# What is the issue in my calculation of Multivariate Kernel Estimation?

My intention is to find its class through Bayes Classifier Algorithm.

Suppose, the following training data describes heights, weights, and feet-lengths of various sexes

``````SEX         HEIGHT(feet)    WEIGHT (lbs)    FOOT-SIZE (inches)
male        6               180             12
male        5.92 (5'11")    190             11
male        5.58 (5'7")     170             12
male        5.92 (5'11")    165             10
female      5               100             6
female      5.5 (5'6")      150             8
female      5.42 (5'5")     130             7
female      5.75 (5'9")     150             9
trans       4               200             5
trans       4.10            150             8
trans       5.42            190             7
trans       5.50            150             9
``````

Now, I want to test a person with the following properties (test data) to find his/her sex,

`````` HEIGHT(feet)   WEIGHT (lbs)    FOOT-SIZE (inches)
4              150             12
``````

This may also be a multi-row matrix.

Suppose, I am able to isolate only the male portion of the data and arrange it in a matrix, and, I want to find its Parzen Density Function against the following row matrix that represents same data of another person(male/female/transgender), (`dataPoint` may have multiple rows.)

so that we can find how closely matches this data with those males.

my attempted solution: (1) I am unable to calculate the `secondPart` because of the dimensional mismatch of the matrices. How can I fix this?

(2) Is this approach correct?

MATLAB Code

``````male = [6.0000  180   12
5.9200  190   11
5.5800  170   12
5.9200  165   10];
dataPoint = [4 150 2]
variance  = var(male);
``````

parzen.m

``````function [retval] = parzen (male, dataPoint, variance)
clc
%male
%dataPoint
%variance
sub = male - dataPoint
up = sub.^2
dw = 2 * variance;
sqr = sqrt(variance*2*pi);
firstPart = sqr.^(-1);
e = dw.^(-1)
secPart = exp((-1)*e*up);
pdf = firstPart.* secPart;
retval = mean(pdf);
``````

bayes.m

``````function retval = bayes (train, test, aprori)
clc
classCounts = rows(unique(train(:,1)));

%pdfmx = ones(rows(test), classCounts);

%%Parzen density.

%pdf = parzen(train(:,2:end), test(:,2:end), variance);

maxScore = 0;
pdfProduct = 1;

for type = 1 : classCounts
%if(type == 1)
clidxTrain = train(:,1) == type;
%clidxTest = test(:,1) == type;
trainMatrix = train(clidxTrain,2:end);
variance = var(trainMatrix);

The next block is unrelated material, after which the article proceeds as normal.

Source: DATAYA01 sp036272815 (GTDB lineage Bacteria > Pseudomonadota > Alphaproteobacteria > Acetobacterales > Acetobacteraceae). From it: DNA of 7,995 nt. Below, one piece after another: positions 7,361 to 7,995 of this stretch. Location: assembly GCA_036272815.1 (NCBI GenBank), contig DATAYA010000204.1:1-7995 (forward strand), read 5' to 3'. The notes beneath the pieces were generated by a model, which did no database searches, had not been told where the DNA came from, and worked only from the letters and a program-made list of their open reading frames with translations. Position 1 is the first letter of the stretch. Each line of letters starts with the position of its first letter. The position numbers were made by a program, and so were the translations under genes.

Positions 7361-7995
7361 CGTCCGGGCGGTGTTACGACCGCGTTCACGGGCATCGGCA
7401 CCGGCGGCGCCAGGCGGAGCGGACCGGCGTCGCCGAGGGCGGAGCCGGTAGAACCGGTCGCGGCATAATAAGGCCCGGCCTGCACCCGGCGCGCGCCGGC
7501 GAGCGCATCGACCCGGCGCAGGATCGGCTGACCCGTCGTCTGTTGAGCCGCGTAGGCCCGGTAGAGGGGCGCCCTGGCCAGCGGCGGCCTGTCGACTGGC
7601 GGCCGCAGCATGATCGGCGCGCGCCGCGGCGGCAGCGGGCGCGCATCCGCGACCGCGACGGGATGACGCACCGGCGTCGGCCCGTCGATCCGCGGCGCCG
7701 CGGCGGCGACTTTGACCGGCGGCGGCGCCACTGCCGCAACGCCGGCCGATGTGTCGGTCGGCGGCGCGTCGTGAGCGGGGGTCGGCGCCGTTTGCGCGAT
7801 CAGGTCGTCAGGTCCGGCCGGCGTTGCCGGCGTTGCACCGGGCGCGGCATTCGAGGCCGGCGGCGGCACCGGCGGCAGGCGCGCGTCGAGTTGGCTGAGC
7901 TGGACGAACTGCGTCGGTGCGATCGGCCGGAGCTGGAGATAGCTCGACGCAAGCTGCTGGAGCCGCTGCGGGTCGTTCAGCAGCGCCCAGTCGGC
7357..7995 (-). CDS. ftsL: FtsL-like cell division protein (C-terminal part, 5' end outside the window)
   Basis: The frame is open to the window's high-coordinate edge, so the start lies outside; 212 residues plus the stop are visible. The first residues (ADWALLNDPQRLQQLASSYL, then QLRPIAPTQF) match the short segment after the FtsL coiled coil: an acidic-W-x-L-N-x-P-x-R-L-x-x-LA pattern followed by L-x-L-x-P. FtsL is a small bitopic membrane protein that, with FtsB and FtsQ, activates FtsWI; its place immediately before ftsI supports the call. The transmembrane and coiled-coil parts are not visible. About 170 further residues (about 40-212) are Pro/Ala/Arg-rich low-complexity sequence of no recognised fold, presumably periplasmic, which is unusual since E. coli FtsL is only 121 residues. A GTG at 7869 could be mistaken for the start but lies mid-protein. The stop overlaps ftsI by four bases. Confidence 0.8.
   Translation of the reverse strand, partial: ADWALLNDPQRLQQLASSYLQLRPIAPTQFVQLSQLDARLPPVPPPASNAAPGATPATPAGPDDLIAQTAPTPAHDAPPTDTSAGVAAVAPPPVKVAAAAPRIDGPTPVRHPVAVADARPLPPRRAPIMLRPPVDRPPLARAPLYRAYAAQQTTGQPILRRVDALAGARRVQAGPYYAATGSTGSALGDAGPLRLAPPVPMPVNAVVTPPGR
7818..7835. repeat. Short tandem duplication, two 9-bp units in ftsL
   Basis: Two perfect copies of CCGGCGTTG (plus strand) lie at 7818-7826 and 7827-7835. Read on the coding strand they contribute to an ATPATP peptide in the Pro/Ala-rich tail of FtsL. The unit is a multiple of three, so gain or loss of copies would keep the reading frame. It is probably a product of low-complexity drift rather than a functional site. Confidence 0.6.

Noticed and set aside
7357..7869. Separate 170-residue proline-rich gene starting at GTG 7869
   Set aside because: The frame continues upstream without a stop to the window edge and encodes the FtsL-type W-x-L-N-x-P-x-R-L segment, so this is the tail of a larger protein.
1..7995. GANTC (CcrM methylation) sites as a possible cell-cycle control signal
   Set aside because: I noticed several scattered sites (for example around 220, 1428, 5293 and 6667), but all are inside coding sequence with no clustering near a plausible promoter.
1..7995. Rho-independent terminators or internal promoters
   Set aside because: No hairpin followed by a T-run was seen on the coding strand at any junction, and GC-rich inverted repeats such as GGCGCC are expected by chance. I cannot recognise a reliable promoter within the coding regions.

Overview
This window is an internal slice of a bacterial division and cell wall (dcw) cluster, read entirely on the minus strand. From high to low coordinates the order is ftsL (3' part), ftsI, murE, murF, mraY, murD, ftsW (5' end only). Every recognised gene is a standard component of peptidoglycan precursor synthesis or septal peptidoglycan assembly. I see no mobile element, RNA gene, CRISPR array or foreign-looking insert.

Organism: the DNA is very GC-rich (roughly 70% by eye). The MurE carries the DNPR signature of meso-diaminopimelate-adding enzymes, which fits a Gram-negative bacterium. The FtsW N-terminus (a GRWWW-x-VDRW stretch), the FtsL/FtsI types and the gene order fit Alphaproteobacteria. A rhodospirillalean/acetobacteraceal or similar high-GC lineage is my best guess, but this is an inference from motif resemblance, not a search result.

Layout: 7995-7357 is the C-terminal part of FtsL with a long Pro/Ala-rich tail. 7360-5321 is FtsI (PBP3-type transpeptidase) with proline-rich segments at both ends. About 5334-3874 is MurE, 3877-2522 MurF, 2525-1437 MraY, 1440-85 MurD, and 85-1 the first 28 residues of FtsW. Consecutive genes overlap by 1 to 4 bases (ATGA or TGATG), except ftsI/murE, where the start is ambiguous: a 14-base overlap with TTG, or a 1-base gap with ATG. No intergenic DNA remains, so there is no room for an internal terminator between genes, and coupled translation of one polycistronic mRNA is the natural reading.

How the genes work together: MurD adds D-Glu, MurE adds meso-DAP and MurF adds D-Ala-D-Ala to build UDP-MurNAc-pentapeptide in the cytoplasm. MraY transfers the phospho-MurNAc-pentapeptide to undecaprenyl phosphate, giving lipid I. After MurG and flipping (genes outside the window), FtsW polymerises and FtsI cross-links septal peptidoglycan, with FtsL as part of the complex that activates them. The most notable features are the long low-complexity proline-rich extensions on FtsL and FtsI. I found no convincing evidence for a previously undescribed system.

pdf = parzen(trainMatrix, test, variance);
%dictionary{type, 1} = type;
%dictionary{type, 2} = prod(pdf);
%pdfProduct = pdfProduct .* pdf;
%end
end

for type=1:classCounts

end
retval = 0;
endfunction
``````
• Can you point out that you are following the approach laid out in the first link, that is, you are trying to replicate the code at the bottom of that page (wish I read that before answering...) – Oleg Nov 8 '16 at 22:23

First, your example person has a tiny foot!

Second, it seems you are mixing together kernel density estimation and naive Bayes. In a KDE, you estimate a pdf a sum of kernels, one kernel per data point in your sample. So if you wanted to do a KDE of the height of males, you would add together four Gaussians, each one centered at the height of a different male.

In naive Bayes, you assume that the features (height, foot size, etc.) are independent and that each one is normal distributed. You estimate the parameters of a single Gaussian per feature from your training data, then use their product to get the joint probability of a new example belonging to a certain class. The first page that you link explains this fairly well.

In code:

``````clear

human = [6.0000  180   12
5.9200  190   11
5.5800  170   12
5.9200  165   10];
tiger = [
2   2000 17
3   1980 16
3.5 2100 18
3   2020 18
4.1 1800 20
];

dataPoints = [
4 150 12
3 2500 20
];

sigSqH  = var(human);
muH = mean(human);

sigSqT  = var(tiger);
muT = mean(tiger);

for i = 1:size(dataPoints, 1)
i
probHuman = prod( 1./sqrt(2*pi*sigSqH) .* exp( -(dataPoints(i,:) - muH).^2 ./ (2*sigSqH) ) )
probTiger = prod( 1./sqrt(2*pi*sigSqT) .* exp( -(dataPoints(i,:) - muT).^2 ./ (2*sigSqT)  ) )
end
``````

Comparing the probability of tiger vs. human lets us conclude that `dataPoints(1,:)` is a person while `dataPoints(2,:)` is a tiger. You can make this model more complicated by, e.g., adding prior probabilities of being one class or the other, which would then multiply `probHuman` or `probTiger`.